It is important for you to consider one question before reading this article. Do you have the necessary courage to exhibit personal accountability? You may feel tempted to flippantly answer affirmatively, but you may want to examine the consequences associated with being accountable before answering.
Ministry of Health Malawi, Lilongwe, Malawi. Save the Children, Geneva, Switzerland. Correspondence to Blerta Maliqi email: Bulletin of the World Health Organization ; Although coverage of health services has increased, many women, newborns and children continue to die from poor care practices, even after reaching a health facility.
As a result, these efforts have not been successfully sustained or scaled up. To address this gap, participating countries have developed and are strengthening their national quality of care policies, strategies and institutions for better quality planning, assurance and improvement.
Actions to improve quality of care have to be informed by evidence. The WHO document Standards for improving quality of maternal and newborn care in health facilities 16 provide the basis for informing these actions. Under the framework of health systems strengthening and with a strong focus on community engagement and accountability, the standards place a strong emphasis on the provision of care that is safe, effective, timely, efficient, equitable and people centred.
The standards also underline the experience of care as an integral component of quality. Health systems are complex and solutions that lead to quality improvement are often context-specific.
Much is yet to be learnt and understood about how to effectively deploy evidence-based practice at facility, regional or national levels.
Recognizing this complexity and the importance of innovative thinking, the network has prioritized learning as a mechanism that would generate knowledge to carry out sustainable improvements.
Informed by implementation needs, the network is bringing together a community of health practitioners from facility, district, national and global levels, who will share implementation ideas and experiences and develop evidence-based yet context-specific strategies for quality improvement.
Working through national organizations and institutions, the network aims to become a platform for cross-country and cross-sectoral learning and knowledge exchange. These efforts are in line with the set of evidence-based implementation interventions identified by WHO that can further guide the implementation of improvement agendas.
Much has been achieved in clarifying relevant indicators of quality and benchmarks for maternal and newborn health, 1819 yet more work is required. Furthermore, the network needs to estimate the cost of providing quality care for maternal and newborn health.
In the past decade, countries have successfully invested in developing and costing national health strategies and plans to guide the scaling up of lifesaving interventions. However, quality assurance and quality improvement are often neglected and do not appear among the costed priorities.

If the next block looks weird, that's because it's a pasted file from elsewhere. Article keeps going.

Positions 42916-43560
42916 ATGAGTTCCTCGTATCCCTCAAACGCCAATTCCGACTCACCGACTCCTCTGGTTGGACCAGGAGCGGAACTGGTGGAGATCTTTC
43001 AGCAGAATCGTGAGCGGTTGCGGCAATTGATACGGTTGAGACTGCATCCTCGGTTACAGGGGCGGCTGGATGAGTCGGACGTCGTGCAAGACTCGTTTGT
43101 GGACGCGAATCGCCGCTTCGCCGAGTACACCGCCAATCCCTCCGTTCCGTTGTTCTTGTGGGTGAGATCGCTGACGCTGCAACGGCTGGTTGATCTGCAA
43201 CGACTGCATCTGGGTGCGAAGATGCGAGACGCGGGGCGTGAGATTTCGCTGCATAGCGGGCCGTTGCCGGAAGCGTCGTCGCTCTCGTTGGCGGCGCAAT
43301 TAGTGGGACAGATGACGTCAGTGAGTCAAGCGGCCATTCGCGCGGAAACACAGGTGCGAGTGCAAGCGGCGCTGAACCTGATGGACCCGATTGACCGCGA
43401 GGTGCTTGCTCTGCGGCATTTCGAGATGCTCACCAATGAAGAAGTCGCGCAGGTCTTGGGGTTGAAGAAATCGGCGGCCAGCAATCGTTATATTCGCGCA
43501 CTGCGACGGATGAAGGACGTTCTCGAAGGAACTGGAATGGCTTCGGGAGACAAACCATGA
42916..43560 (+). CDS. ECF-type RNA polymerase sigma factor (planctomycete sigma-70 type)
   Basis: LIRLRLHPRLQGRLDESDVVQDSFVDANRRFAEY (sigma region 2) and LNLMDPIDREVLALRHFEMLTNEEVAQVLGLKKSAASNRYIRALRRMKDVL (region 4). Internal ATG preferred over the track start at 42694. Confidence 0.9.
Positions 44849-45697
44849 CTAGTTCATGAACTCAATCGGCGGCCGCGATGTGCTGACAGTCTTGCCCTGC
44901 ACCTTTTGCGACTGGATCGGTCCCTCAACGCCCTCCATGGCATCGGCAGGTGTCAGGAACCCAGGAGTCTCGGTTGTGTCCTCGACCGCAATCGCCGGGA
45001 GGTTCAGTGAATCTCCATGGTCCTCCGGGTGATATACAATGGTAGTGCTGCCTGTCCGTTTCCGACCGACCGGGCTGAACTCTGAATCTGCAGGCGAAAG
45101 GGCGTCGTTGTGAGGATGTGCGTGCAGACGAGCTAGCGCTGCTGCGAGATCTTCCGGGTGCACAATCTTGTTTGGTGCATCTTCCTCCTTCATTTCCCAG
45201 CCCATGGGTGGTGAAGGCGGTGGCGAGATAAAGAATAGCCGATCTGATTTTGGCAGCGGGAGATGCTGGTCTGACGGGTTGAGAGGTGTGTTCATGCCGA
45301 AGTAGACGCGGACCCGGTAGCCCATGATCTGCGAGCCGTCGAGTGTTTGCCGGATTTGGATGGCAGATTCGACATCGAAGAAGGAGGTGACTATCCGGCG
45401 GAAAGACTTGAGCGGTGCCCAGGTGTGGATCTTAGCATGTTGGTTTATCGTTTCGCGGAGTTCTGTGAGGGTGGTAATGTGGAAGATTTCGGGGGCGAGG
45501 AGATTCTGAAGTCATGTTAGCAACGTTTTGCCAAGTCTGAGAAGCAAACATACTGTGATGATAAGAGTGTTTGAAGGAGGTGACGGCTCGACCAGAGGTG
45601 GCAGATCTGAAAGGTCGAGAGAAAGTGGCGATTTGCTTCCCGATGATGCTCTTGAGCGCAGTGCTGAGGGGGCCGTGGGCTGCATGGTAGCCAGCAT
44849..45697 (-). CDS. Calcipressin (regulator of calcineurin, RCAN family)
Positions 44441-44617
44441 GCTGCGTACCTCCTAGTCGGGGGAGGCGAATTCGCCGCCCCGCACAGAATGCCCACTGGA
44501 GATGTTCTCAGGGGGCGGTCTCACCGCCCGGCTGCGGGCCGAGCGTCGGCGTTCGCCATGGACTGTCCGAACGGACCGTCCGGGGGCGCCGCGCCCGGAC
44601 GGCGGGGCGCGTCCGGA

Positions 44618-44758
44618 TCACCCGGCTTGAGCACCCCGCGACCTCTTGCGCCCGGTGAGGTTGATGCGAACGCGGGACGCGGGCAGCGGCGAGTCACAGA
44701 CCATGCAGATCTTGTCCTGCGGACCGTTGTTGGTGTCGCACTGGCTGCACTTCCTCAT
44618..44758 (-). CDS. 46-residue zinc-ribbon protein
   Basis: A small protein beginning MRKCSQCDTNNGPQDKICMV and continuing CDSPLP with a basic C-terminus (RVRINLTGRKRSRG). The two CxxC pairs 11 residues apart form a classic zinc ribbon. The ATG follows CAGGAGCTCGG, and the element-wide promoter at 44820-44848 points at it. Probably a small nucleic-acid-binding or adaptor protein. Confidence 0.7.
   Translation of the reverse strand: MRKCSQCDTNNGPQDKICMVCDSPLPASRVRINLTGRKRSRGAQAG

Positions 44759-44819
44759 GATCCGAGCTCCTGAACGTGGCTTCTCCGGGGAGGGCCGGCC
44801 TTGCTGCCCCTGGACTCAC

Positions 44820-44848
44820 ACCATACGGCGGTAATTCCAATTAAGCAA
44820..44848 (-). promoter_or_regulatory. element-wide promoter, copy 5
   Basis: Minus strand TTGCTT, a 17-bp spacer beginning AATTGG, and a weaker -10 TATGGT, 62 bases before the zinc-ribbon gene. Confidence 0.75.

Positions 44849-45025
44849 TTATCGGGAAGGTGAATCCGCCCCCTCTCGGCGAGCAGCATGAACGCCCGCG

The network is deliberately attempting to build a broad-based coalition at regional, national and global levels that is focused on implementation. Each country in the network has brought together partners working on quality improvement and is now focusing on identifying the actions that can be scaled up across their respective systems.
The network is implementing the principles of quality, equity and dignity, the three pillars of the Every Woman Every Child global movement. The network provides an opportunity to apply the newest evidence on quality improvement, including the recommendations of the Lancet global health Commission on High Quality Health Systems.Di Worrall is an award-winning business transformation executive, change management consultant, and executive coach to the world's most senior business leaders.
Personal Accountability Larry Cole, Ph.D.
Michael Cole, Ph.D. Byrd Baggett, CSP. The CEO exclaimed, "I wish my people would accept responsibility for their behaviors and mistakes rather than finger pointing." Unfortunately, finger pointing seems to be the rule rather than the exception in many corporate hallways. Self Leadership or self-leadership, i s having a developed sense of who you are, what you can do, where you are going coupled with the ability to influence your communication, emotions and behavior on the way to getting there (Bryant, Kazan ).A more succinct definitions is: “Self-leadership is the process by which you influence yourself to achieve your objectives.”.
Trust. When employers and employees are mutually accountable to each other, employees can trust that their work will be rewarded appropriately. Accountability between both parties -- along with leadership integrity -- can help provide employees with a sense of empowerment and belonging.
Accountability is a crucial ingredient of successful collaboration, and it is often underestimated.
For multinational (and other) enterprises, competitive advantage and successful strategy execution increasingly depend on getting cross-company collaboration right. The importance of business ethics: our first Golden Rule of corporate governance is that the business morality or ethic must permeate an organisation from top to bottom and embrace all stakeholders.